The impact of the pandemic on young people’s mental health
The COVID-19 pandemic has brought an unpredictable and massive impact for almost two years now. Many children were forced to attend remote or virtual learning classes. Working parents were forced to work from home while some lost their jobs.
The introduction of distance education has been linked to an increase in suicidal thoughts and attempts in young individuals. As children were forced to attend online classes, they lost access to in-person interaction that can help their academic, physical, emotional, psychological, and social development. Not to mention suicide was already a significant public health issue in the United States prior to COVID.
The overall health of a person includes emotional, mental, and physical health. In this article, we’re going to talk about different types of mental disorders and conditions that affect the youth and what parents can do to help them.
Common mental health challenges in children
There are a lot of psychological, environmental, and biological factors that can affect individuals from childhood to adolescence. Some of the most common issues of mental health include:
Today’s children and teenagers are more likely to be depressed than in previous decades. Depression is more common among teenagers than in young children.
- Emotional distress
Young individuals struggle with self-harm on a regular basis. Those suffering from severe emotional distress may attempt to cope by harming themselves.
- Generalized anxiety disorder
Children with a generalized anxiety disorder could become quite anxious. Separation anxiety can affect very young children who are just starting school or older kids who are changing schools.
- Post-traumatic stress disorder
Physical or sexual abuse, witnessing traumatizing events, violence or severe bullying, or surviving a tragedy can all trigger PTSD.
- Attention deficit hyperactivity disorder
Children with ADHD are often hyperactive, impulsive, and have trouble paying attention.
- Eating disorders
Eating disorders generally begin in adolescence and girls are more likely than boys to develop them. Although rare, eating disorders or problems, including anorexia nervosa and bulimia nervosa, can have substantial physical and developmental implications.
How parents can help reduce the impact of COVID-19 on mental health
Children’s anxiety can be reduced by talking to them, teaching them good preventative practices, and providing a sense of security. It’s important to address mental health problems without panicking and to handle certain situations with utmost care and understanding. Here are some helpful recommendations on how to help your children:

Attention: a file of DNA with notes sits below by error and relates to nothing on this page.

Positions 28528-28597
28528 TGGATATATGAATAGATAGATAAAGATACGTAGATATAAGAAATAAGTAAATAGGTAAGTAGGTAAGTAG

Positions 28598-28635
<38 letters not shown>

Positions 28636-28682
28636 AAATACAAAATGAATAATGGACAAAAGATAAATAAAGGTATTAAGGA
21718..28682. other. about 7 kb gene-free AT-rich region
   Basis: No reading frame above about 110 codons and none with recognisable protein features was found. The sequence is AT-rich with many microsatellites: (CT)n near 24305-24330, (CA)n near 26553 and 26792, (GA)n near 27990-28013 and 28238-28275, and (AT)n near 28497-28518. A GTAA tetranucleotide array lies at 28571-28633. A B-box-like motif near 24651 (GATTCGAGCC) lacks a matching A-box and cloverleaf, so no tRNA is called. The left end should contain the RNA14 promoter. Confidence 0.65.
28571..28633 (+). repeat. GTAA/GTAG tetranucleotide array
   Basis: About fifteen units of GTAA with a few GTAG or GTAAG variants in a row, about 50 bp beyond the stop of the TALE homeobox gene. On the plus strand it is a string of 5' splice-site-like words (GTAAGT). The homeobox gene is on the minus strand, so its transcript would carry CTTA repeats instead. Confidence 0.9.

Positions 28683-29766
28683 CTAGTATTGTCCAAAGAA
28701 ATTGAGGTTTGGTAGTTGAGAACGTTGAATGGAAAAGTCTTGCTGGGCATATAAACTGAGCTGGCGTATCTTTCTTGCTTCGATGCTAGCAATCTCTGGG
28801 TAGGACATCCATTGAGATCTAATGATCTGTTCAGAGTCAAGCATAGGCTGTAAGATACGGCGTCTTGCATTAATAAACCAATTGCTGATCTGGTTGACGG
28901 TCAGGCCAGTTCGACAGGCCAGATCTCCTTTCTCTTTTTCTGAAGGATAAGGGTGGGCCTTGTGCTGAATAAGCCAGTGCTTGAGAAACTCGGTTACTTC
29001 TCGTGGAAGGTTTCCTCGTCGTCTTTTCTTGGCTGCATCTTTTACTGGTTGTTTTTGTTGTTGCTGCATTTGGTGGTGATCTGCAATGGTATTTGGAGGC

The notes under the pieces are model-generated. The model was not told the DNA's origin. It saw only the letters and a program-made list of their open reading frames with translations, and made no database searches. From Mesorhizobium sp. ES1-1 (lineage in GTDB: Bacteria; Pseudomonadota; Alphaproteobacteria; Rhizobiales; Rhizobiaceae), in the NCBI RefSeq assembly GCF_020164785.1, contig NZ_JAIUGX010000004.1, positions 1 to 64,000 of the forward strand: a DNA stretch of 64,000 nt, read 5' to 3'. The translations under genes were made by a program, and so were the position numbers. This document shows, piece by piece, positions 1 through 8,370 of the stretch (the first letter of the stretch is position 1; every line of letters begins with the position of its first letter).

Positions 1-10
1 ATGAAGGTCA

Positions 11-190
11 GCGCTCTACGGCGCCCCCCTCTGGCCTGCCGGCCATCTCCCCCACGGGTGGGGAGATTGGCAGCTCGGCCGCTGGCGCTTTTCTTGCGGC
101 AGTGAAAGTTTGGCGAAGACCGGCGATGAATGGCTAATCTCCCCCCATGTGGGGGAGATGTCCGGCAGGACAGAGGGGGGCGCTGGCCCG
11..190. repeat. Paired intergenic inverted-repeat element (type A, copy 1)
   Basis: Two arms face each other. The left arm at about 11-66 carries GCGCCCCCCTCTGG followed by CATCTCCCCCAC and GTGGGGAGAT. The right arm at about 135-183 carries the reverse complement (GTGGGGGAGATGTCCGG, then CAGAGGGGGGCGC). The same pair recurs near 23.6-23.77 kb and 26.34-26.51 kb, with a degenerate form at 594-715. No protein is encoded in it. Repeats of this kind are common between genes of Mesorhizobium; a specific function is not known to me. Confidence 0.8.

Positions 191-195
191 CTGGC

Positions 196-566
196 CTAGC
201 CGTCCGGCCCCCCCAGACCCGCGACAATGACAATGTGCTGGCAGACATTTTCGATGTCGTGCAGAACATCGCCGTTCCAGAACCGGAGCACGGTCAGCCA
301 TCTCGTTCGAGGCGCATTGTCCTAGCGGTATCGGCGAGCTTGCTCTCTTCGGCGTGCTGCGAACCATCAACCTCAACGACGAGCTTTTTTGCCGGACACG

- Be a role model
- Be mindful about how you talk about the current situation
- Explain the need for social distancing (showing them the Centers for Disease Control and Prevention (CDC) guidelines could be helpful)
- Teach them deep breathing exercises to help them control their emotions
- Encourage them to look at the positive aspect of life
- Establish a daily routine
- Think of initiatives that can teach them to help others, especially those who are on the front line
- Offer lots of encouragement, love, and affection
The importance of counseling and therapy
Therapy is valuable to everyone, not only those who need to address anxiety, depression, doubt, and lack of confidence. By choosing to address the needs of your child, therapy or counseling can help in building their self-confidence, managing anxiety, strengthening coping ideals, and improving mental health.
Supportive psychotherapy helps children deal with challenges that come with mental health illnesses or conditions.
When and where to seek help
Common red flags for children with mental health conditions are usually identified at an early age. It’s important to monitor your child’s behavior growing up because it can help you prevent further mental health issues. Preventing mental health disorders from getting worse can also help prevent serious medical conditions, such as heart disease.
According to the National Institute of Mental Health, seek treatment if your kid’s behavior:
- lasts more than a few weeks
- causes discomfort to your child or family
- interferes with your child’s ability to function at school, at home, or with friends
- is hazardous to others or to themselves
It’s common to wonder where to find a therapist near me or personal counseling near me. But how can you be sure that it’s the best therapist near me or the best online counseling there is?
The American Psychological Association has a Psychologist Locator that allows you to look for a practicing psychotherapist by specialization and area. You may also check the US Department of Health and Human Services for therapists near me or mental health care programs appropriate for your child.
If you can’t handle stress and need someone to listen, you can call the National Alliance on Mental Illnesses hotline in NYC.
In simple terms, mental health starts from loving yourself. If stress is causing stomach pains or headaches, or if your child is frequently depressed and hopeless, make a phone call to a local child and adolescent mental health hotline for a mental illness test or evaluation.
Please get treatment from a mental health center or go to the nearest hospital emergency room if thoughts about self-harm or suicide are apparent. If you’re experiencing a mental health emergency, dial 911 or go to the nearest urgent care near you.